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June 8, World Ocean Day theme: 'Greening our future'
The World Ocean Day is celebrated every year on June 8. It is high time that we stop ignoring the ocean and the damages that we are doing to the entire ecosystem.
ON WORLD Ocean Day, the United Nations Secretary General Ban Ki Moon said, “The ecosystem functions that oceans provide, and their importance to the global economy, deserve particular attention as we look ahead to next year’s Rio +20 United Nations Conference on Sustainable Development. For that reason, the theme of this year’s observance is Our oceans: greening our future.”

June 8 is celebrated as the World Ocean day. This day, which was initiated in 1992 by Canada in the Earth Summit in Rio de Janeiro, Brazil, has a theme this year of Our oceans: greening our future. After that it was in 2008 that the United Nations declared June 8 as the World Ocean Day. The entire world participates in spreading awareness about the fact that the seemingly invincible Ocean is in grave danger and we play an important part in shaking the balance. Due to our careless behaviour seafoods are decreasing, beaches are disappearing, and the water body itself is getting polluted. It is not a very well known fact that India has lost almost half of it beaches.

More and more harm is being done to the beaches, and if we are not careful then Indians may soon have to travel abroad in order to have a relaxing weekend on the beach. The construction of the ports breaks the natural movement of the sand and more sand moves towards the south of the port and the north of the port are left with no sand at all, which poses a disbalance. Thus, the beach becomes eroded and if we are not careful than soon enough the beaches would go leaving behind just rocks. This is what has happened to the Marina beach in Chennai, which has lots of sand, which is a sign of the in equilibrium. In other parts of the world it is mandatory for the port builders to transfer the sand from one part to the other but such actions are yet to be taken by the Indian Government.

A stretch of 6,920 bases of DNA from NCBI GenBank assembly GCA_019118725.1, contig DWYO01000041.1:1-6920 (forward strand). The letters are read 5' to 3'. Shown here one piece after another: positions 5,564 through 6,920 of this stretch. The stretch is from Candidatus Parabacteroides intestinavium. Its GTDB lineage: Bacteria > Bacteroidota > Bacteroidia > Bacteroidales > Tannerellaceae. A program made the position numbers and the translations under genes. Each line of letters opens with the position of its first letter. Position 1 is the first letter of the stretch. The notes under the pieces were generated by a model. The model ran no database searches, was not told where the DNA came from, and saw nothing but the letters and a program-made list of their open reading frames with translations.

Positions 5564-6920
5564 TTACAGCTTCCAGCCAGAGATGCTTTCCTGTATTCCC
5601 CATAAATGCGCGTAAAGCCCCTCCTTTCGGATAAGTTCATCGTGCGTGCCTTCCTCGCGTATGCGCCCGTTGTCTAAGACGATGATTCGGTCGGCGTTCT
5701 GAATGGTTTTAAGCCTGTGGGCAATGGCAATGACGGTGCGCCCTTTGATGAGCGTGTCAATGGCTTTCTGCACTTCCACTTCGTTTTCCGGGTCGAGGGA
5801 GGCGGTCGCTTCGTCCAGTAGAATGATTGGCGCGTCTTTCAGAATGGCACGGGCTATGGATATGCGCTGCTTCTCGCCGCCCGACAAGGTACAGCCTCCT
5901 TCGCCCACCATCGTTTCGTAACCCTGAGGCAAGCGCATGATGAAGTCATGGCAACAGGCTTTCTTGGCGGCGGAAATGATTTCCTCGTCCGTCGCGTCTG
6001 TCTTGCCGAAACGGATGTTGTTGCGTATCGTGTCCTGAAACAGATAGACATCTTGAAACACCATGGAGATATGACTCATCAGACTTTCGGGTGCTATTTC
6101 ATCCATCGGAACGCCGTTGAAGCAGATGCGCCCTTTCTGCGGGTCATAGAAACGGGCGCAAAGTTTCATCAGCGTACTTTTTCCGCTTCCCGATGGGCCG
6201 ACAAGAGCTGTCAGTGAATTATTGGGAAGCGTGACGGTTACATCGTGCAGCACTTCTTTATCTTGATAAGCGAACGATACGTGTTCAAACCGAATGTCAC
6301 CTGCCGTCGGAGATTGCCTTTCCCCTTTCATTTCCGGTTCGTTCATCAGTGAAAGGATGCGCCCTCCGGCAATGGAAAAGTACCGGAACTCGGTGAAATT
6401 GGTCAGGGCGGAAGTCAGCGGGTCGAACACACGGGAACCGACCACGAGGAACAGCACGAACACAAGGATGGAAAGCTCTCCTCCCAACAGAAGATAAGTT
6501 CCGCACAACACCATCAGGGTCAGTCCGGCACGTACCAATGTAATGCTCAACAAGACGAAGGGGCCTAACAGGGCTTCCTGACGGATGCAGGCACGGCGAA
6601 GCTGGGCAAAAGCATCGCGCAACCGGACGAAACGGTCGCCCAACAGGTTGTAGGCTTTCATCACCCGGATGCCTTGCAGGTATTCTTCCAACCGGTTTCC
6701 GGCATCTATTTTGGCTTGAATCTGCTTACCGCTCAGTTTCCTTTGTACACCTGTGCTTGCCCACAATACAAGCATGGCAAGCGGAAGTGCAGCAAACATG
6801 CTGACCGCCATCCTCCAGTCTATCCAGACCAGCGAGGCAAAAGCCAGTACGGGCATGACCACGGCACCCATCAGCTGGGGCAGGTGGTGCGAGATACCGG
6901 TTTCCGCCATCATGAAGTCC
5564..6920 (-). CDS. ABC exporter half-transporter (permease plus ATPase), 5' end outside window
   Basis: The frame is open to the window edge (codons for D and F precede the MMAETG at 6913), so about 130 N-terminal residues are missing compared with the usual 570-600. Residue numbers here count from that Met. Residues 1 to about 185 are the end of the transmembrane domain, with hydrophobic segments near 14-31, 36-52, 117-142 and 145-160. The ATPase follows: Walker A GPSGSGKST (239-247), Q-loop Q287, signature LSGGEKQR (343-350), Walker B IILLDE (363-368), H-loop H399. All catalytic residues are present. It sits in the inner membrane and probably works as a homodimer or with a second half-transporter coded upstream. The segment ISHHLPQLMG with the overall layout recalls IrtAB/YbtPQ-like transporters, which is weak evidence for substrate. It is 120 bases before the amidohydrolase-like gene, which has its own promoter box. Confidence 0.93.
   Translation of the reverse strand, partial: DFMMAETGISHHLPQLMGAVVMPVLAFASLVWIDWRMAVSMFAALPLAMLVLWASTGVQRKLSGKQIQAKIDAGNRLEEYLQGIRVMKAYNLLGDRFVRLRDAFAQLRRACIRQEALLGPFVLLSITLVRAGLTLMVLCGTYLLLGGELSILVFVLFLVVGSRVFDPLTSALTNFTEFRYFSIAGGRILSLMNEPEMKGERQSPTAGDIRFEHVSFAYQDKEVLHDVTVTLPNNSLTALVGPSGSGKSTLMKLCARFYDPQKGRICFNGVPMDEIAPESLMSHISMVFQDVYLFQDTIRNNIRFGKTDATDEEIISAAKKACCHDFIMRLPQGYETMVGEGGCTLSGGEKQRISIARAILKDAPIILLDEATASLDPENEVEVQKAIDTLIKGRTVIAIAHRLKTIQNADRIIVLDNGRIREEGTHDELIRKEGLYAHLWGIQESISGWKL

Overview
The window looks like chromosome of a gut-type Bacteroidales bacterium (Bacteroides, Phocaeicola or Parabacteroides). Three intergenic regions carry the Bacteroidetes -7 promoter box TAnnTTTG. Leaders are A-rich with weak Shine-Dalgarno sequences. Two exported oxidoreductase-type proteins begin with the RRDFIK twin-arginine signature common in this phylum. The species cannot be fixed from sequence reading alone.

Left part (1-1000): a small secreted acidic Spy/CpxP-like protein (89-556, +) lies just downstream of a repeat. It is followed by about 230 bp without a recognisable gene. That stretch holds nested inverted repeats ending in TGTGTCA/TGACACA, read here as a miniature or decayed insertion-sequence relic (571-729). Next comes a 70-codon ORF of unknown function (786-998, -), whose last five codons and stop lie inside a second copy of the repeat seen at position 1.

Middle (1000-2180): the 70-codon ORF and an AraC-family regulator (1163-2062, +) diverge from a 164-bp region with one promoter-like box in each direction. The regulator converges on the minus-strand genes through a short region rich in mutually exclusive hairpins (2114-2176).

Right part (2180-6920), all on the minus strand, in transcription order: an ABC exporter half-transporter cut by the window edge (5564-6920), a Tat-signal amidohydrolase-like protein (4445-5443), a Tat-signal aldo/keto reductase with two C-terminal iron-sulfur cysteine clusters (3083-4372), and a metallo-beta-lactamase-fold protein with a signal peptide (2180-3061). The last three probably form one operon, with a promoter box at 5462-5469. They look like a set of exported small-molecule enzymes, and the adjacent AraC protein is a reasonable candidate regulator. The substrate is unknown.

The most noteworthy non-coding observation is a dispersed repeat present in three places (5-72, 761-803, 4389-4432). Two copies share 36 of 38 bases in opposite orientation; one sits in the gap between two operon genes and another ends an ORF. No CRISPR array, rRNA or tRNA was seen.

The developed countries are also contributing to harming the Ocean in their own way. Apart from deep sea-mining, oil spills, acidification from climate change, coastal runoff and marine debris, or nuclear waste, industrialised fishing is an area is seriously damaging the balance of the Ocean. The issue of overfishing is a serious concern to the world and one must pay heed to it. The greatest concern is that majority of the places have canned sea food because of the fact that the coastal fishes are waning and the people have to depend on the fishes of the distant waters of Pacific Island nations and the high seas.

According to a survey it was estimated that in 2001 income from the fisheries came to around 11 per cent of the GDP’s every year. Around $3 billion worth of tuna are taken out of the Pacific islands every year and only 6 per cent of these fishes are seen by the Pacific Islanders themselves. 2009 made a record when 2,467,903 metric tonnes of tuna was caught in the waters of the Pacific. This included the big eye and yellow fin tuna. If we are not careful then very soon tuna, which is one fish that is known to be in excess would also be exhausted.

Another concern, which must be looked into this World ocean day, is the manner of the fishing tuna. Usage of giant purse seine nets set, fish aggregating devices and FADs are common. Endangered fishes, turtles, sharks are also caught up in the process. It is known that 10 per cent of the FADs fishes constitute of species, which is endangered or too young to produce.

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